The main research factors of jade wares are texture, shape, pattern, and craft (You, 2001). Previous studies on Chinese jade carving have focused on the exploration of shapes and patterns. In recent years, with the rapid development of jade carving tools and craft, research on craftsmanship has increasingly attracted the attention of scholars (Kong, 2007; Xu, 2011). The authors of the present article conducted field visits to carving and trading sites such as Beijing, Shanghai, Suzhou, Yangzhou, Urumqi, Sihui, and Zhenping, including requisite visits to carving workshops and technical schools, to gain a more complete understanding of the current state. This article analyzes the development of jade carving tools over five periods and the representative carving craft during these periods. Finally, the processing methods and procedures of Chinese jade carving in the modern context are introduced.
EVOLUTION OF JADE CARVING TOOLS
In the process of fashioning stone tools, human ancestors gradually mastered the method of distinguishing jade from other “non-jade” stones. The emergence of the rotary machine (circa 3500 BCE), in which jade was held against a grinding tool being rotated by the other hand or another person, indicated that jade carving had completely separated from general stone craft to become an independent category (Yang, 2004, 2006). The innovation of the rotary tool is the most important factor in the development of Chinese jade carving. As the key component of the jade carving craft, the tool displays different characteristics in different development stages. Yang (2006) divided Chinese rotary machines into five generations, and Xu (2011) divided the evolution of the jade carving craft into five periods. The present authors combined the results from these studies and offer the following five generations of jade carving rotary tools in Chinese history.
First Generation (circa 3500–circa 2070 BCE). The primitive rotary jade carving machine appeared in the Hongshan and Lingjiatan cultural sites of the Neolithic Age (Yang, 2006). These jade carving tools were made primarily from natural materials such as stone, wood, and bone. Yang (1989a,b) proposed two main features of the primitive rotary carving machine. The first is that it allowed the carver to assume a sitting position. The second is that it was manually rotated.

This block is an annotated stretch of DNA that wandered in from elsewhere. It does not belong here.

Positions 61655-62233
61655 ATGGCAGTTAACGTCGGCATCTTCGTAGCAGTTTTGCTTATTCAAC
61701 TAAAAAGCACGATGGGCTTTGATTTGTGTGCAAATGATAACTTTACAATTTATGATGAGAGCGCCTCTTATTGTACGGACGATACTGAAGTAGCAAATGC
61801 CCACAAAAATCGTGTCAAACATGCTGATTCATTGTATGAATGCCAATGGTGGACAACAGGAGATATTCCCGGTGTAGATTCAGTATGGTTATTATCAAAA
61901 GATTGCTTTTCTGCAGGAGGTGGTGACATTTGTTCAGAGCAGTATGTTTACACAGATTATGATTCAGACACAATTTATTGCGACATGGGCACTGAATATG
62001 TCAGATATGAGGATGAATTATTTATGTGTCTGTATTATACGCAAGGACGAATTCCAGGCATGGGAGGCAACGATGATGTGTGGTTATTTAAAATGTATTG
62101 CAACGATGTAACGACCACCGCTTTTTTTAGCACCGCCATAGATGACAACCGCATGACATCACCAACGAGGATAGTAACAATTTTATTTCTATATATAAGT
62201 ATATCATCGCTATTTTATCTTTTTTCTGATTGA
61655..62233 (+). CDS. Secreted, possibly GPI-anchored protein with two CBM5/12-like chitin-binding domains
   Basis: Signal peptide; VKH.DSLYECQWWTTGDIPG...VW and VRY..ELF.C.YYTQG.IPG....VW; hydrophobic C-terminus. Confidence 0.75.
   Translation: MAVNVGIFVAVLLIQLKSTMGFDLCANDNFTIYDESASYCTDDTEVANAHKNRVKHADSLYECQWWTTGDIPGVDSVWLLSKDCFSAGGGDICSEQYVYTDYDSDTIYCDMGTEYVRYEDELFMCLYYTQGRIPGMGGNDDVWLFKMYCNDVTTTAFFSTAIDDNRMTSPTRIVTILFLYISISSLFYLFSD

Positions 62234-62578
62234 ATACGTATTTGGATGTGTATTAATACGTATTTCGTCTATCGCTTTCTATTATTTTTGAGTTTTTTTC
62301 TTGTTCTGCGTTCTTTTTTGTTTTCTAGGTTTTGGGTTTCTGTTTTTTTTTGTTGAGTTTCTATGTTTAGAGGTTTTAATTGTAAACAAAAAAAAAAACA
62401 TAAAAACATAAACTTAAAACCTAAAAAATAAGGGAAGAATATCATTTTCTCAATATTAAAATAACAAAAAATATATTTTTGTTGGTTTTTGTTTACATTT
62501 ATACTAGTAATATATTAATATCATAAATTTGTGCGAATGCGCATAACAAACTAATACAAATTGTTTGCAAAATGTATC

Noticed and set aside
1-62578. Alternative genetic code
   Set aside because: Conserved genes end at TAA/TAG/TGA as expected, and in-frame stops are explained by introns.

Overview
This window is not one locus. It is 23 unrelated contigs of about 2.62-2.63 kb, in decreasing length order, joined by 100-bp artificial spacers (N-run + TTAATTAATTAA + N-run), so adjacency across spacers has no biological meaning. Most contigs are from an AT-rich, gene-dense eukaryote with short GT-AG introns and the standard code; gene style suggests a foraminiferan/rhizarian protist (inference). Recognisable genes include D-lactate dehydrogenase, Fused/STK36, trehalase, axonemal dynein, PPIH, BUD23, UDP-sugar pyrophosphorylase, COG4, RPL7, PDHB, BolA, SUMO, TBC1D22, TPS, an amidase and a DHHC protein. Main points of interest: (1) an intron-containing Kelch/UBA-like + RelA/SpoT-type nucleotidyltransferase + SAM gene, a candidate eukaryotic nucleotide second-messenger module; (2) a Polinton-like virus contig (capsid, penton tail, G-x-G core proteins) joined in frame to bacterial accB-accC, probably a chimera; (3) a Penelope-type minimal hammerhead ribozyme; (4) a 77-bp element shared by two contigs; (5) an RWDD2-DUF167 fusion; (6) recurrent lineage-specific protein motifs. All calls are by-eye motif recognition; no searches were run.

Second Generation (circa 2070 BCE–circa sixth century BCE). The bronze rotary machine emerged and thrived from the Xia and Shang Dynasties to the early to mid-Chunqiu Period (Xu, 2014) as life in this period gradually centered on bronze technology. It is speculated that operators were kneeling and manually drove the machine to faster speeds than achievable before, based on the kneeling posture depicted in unearthed human stone carvings from this period and in the tomb of Fuhao (Yang, 2006).
Third Generation (circa sixth century BCE–circa 581 CE). The iron rotary machine appeared from the late Chunqiu Period until the Nan-bei Dynasty. Carvers still knelt on the ground while operating the machine (Xu, 2014). As smelting technology improved, iron tools were increasingly used and the jade carving machine evolved accordingly. It was still manually driven but provided increased efficiency because iron tools were sharper and more wear-resistant (Xu, 2014).
Fourth Generation (circa 581–1960). The table-type iron rotary machine was used from the Sui and Tang Dynasties through the Ming and Qing Dynasties and into the 1950s (Yang, 2006; Xu, 2014). In the Sui and Tang Dynasties, interior furniture changed people’s habit of sitting on the ground, and they instead sat on stools or chairs (Yang, 2006). As a result, the rotary machine in this period was of the table-type or tall-legged table-type and driven by a foot treadle that further increased its working efficiency (figure 2).
Figure 2. A restoration of a fourth-generation table-type iron rotary machine. The artisan sits at the table and carves the jade using the rotary tool and abrasive sands, driven by the foot treadle. Photo by Mingying Wang, from Tianjin Museum.
Fifth Generation (1960–present). The modern rotary machine has been used in the contemporary jade carving process since the 1960s (Yang, 2006; Xu, 2014). It was initially introduced from Europe, but with the emergence of its manufacturing industry, China began to independently research, develop, and produce these machines (Read, 1981; Markbreiter, 1985). The body of the jade rotary machine has changed from wood to iron, the grinding heads are now carborundum-coated, and foot power has been replaced by motor power (Deng, 2011; Xu, 2014). At present, there are two main types of equipment for manual carving: grinding machines and flexible-shaft machines. The grinding machine is a large apparatus, and the seated carver holds the jade while using tools of various shapes. The flexible-shaft engraving machine is small, portable, and has a handheld electric-powered rotary tool with a flexible drive (Michaelson et al., 2016), which makes it convenient to change different grinding heads (figure 3). The emergence of motor power and the improvement of tools have not only increased carving efficiency but also benefited jade carvers. The new tools are suitable for detailed ornaments and small jade wares as well as larger wares. Furthermore, motor-driven equipment has driven the introduction and refinement of tools for specific uses: for example, various types of cutters, ultrasonic drilling equipment, mechanized grinding beads, and vibratory polishers (Xu, 2014).